In a Nutshell: After yet another month off and the threat of rain before the green flag, the Truck Series did not disappoint Sunday afternoon. Rookie Austin Dillon beat Johnny Sauter to the checkers by 0.635 seconds to win the Lucas Oil 200 at Iowa Speedway. The driver of the No. 3 Bass Pro Shops Chevrolet took the lead for the final time on lap 154 and held on through the final two cautions and a green-white-checkered finish. Matt Crafton, Ken Schrader and James Buescher rounded out the top 5.
Who Should Have Won: Austin Dillon. All weekend, competitors throughout the garage pointed to the pole-sitter as the one to beat come Sunday afternoon. From the drop of the green flag, it was clear the word in the garage was correct. Dillon made easy work of outside pole-sitter Aric Almirola and pulled out to a 1.7-second lead within the first ten laps. By the crossed flags at the halfway point, Dillon held a more than four second lead on second-place Todd Bodine and had led all of the first 100 laps. He went on to lead 187 of the 205 circuits run.
Questions You Should Be Asking After the Race:
1. How did Greg Pursley fare in his Truck Series debut?
In a truck fielded by the owner who also fields his car in the K&N Pro Series West, Greg Pursley made his Truck Series debut Sunday afternoon at Iowa. The driver of the No. 62 has run well in just about every series he’s raced in, winning the 2004 NASCAR Whelen All-American Series National Championship. Pursley also has 35 starts in the K&N Pro Series West division, collecting one win and 19 top-5 finishes.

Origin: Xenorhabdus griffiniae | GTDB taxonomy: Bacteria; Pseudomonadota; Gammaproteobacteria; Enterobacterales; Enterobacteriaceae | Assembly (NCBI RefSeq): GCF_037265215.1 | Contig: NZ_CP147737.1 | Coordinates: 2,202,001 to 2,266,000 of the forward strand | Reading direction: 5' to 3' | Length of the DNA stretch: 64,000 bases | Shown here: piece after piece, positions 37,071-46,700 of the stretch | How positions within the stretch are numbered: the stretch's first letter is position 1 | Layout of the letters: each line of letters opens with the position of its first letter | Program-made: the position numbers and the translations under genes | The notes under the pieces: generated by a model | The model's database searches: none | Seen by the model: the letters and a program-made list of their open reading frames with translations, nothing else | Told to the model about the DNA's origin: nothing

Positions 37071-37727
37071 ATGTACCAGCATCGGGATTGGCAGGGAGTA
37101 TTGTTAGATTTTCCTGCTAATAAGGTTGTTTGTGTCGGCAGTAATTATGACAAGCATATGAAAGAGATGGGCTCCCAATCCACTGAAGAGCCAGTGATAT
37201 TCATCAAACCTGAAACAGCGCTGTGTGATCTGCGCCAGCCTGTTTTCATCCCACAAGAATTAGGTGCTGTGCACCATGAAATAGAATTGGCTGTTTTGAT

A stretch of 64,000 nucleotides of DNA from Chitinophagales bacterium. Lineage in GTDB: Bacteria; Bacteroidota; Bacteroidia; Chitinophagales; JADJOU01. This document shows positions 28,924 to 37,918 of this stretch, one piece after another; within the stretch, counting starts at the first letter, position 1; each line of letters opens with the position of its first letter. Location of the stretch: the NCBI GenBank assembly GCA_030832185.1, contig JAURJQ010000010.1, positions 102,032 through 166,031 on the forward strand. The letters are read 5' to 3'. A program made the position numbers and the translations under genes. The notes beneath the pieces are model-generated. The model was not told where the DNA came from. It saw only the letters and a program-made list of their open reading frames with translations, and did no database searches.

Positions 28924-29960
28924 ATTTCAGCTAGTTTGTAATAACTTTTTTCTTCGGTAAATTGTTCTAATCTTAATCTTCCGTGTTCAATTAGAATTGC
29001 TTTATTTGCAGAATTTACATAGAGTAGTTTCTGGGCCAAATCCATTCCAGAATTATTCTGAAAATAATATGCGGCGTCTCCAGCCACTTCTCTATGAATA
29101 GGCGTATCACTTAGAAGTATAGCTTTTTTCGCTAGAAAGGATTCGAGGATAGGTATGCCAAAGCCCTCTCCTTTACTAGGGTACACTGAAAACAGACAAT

In a truck he purchased from Kevin Harvick, Inc., Pursley ran outside the top 10 in both practice sessions before posting a speed of 133.035 mph to start his No. 62 Gene Price Motorsports Chevrolet in the sixth position beside Johnny Sauter. Pursley ran anywhere from fourth back to 12th after that, scraping the wall just a little over a third of the way through the race.
On lap 114, the driver of the No. 62 was unintentionally spun by defending champion Ron Hornaday, Jr. as he checked up to avoid trucks wrecking ahead. The pit crew managed to make the repairs needed while still keeping Pursley on the lead lap. Inside 25 laps remaining, the restart following the sixth caution saw the No. 62 truck sitting solidly in seventh. He held onto that spot through the green-white-checkered finish to score a top-10 result in his first ever Truck Series race. It’s an impressive performance, especially considering the adversity he experienced throughout.
2. Should NASCAR be considering mid-week prime-time Truck Series races?
Just last week, Lee Spencer reported on FoxSports.com that rumors were floating about some Truck Series races becoming midweek specials as early as 2012.